|2007 Postmortem: The Washington Nationals||| Print |||Send|
Written by Daniel Paulling (Contact & Archive) on December 13, 2007
AVG: Dmitri Young, .320
HR: Ryan Zimmerman, 24
RBI: Ryan Zimmerman, 91
Runs: Ryan Zimmerman, 99
SB: Felipe Lopez, 24
Wins: Jon Rauch, 8
ERA: Matt Chico, 4.63
Strikeouts: Matt Chico, 94
IP: Matt Chico, 167.0
Saves: Chad Cordero, 37
Best Move of the Season: The Washington Nationals picked up outfielder Wily Mo Pena from the Boston Red Sox during the season, and the outfielder performed well. In 37 games, Pena hit .293 with eight home runs. If he can continue that kind of production, he could be a legitimate middle-of-the-order hitter, as long as the Nationals can stomach the strikeouts. Some team needs to give him an everyday job to see what he can do with 500 ABs.
Worst Move of the Season: Manager Manny Acta has done a good job working with this team, but it’s odd that he gave outfielders Ryan Langerhans and Nook Logan a combined 531 at bats. Langerhans’ OBP was an abysmal .273, while Logan was only slightly better at .304. Continuing to give outs away like this did nothing to help this ballclub. Even for a team this bad, there has to be some journeyman player who can perform better than this.
Key Player: He may not be a superstar, but Dmitri Young deserves plenty of credit for a better-than-expected 2007 season for the Nationals. The first baseman hit .320, got on base at a .378 clip, and slugged .491. He contributed offensively for a club that was starving for runs. Plus, his coming back from diabetes and being released from the Detroit Tigers in 2006 makes for a feel-good story.
Up and Coming Player: It’s really impossible to pick someone other than third baseman Ryan Zimmerman. He is the young superstar the Nationals are trying to build around, but his sophomore year was not a good one, as he lost about 20 points off his batting average, on base percentage, and slugging percentage. If he’s going to be the cornerstone, the Nationals are going to need .280/.370/.500 from him consistently, along with 25-28 homers and 100 RBIs. Otherwise, they need to find someone else to build around.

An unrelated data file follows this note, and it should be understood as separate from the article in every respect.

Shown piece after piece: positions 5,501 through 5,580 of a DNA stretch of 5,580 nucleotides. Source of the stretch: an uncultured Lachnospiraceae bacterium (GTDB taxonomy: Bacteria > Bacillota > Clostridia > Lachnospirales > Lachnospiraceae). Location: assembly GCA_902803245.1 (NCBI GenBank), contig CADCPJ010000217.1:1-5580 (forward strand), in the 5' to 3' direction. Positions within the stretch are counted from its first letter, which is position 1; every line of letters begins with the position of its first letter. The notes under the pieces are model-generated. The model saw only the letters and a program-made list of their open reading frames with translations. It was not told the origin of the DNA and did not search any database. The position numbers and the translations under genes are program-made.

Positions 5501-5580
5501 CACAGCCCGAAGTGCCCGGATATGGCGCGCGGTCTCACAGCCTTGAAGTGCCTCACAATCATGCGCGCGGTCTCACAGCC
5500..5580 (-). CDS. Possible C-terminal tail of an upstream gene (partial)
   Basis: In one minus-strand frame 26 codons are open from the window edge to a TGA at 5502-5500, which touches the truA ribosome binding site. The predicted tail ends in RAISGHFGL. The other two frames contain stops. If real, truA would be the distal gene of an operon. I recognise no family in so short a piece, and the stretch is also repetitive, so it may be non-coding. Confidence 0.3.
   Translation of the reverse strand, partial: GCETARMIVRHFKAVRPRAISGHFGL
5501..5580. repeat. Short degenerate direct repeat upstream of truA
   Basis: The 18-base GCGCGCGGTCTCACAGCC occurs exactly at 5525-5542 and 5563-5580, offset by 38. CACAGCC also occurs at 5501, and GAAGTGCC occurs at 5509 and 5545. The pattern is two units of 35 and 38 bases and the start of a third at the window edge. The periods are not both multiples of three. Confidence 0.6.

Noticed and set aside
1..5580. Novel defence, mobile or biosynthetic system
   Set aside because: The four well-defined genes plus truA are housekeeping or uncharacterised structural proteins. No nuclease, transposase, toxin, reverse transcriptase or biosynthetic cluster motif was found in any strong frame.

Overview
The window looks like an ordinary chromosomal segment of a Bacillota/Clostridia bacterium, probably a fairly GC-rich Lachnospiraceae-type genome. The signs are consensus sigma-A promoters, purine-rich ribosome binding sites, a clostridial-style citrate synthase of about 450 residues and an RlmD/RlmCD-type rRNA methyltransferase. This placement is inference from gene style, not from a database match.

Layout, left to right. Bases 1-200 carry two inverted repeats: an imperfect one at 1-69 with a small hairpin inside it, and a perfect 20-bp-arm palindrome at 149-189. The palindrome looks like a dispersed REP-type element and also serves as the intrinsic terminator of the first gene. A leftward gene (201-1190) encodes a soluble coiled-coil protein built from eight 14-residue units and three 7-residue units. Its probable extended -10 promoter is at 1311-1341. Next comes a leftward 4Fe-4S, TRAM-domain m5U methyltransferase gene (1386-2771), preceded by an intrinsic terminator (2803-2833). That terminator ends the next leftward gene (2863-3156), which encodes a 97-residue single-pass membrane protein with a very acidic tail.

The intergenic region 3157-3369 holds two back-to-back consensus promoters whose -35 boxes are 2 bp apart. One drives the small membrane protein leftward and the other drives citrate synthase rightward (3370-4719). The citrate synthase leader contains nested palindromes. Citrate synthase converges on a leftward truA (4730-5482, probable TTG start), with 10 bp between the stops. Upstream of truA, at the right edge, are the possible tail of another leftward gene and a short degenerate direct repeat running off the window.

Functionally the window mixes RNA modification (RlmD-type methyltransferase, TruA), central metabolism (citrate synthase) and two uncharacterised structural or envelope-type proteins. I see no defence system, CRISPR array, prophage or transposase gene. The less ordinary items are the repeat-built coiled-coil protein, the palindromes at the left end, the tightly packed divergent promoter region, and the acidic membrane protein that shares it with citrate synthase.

What Went Right: The Nationals are finally looking to rebuild their team through the draft. With their first two picks, they selected two touted left handed pitchers in Ross Detwiler and Josh Smoker, and their third pick was a high upside outfielder named Michael Burgess. If the Nationals keep trying to build up their team through the farm system, great things are in their future.
What Went Wrong: Pretty much everything at the major league level. The Nationals saw Zimmerman decline both offensively and defensively, learned that no one can hit lead off or second, had a relief pitcher lead the squad in wins, and watched as Chad Cordero killed his trade value by consistently blowing save opportunities.
But the starting pitching is what really ailed the Nationals. Matt Chico led the squad with only 167.0 innings thrown and Mike Bacsik was second with 118.0. If the Nationals are going to do anything in the future, they need consistent innings from their starting rotation. Otherwise, scrap-heap journeymen and too-young prospects will be thrown into the fire and that is only a recipe for disaster.
Offseason Preview: General manager Jim Bowden has made good on his label of wanting to turn a deal, and he has assembled a squad that could do well next season. Offensively, an outfield of Pena, Elijah Dukes, and Lastings Milledge may be a few years off, but still solid. At the corners in the infield are Young and Zimmerman, both of whom can produce. While the team could use some help up the middle, Ronnie Belliard and Christian Guzman should be decent replacements.
All Bowden needs to do is take a gamble on several pitchers that spent the majority of last season injured and are looking to re-establish themselves at the major league level. Guys like Kris Benson, Matt Clement, Bartolo Colon, and Freddy Garcia should be on his speed dial. If one of those arms turn around, the Nationals would get the quality innings they desperately need and perhaps some decent trade bait for the July 31 trade deadline.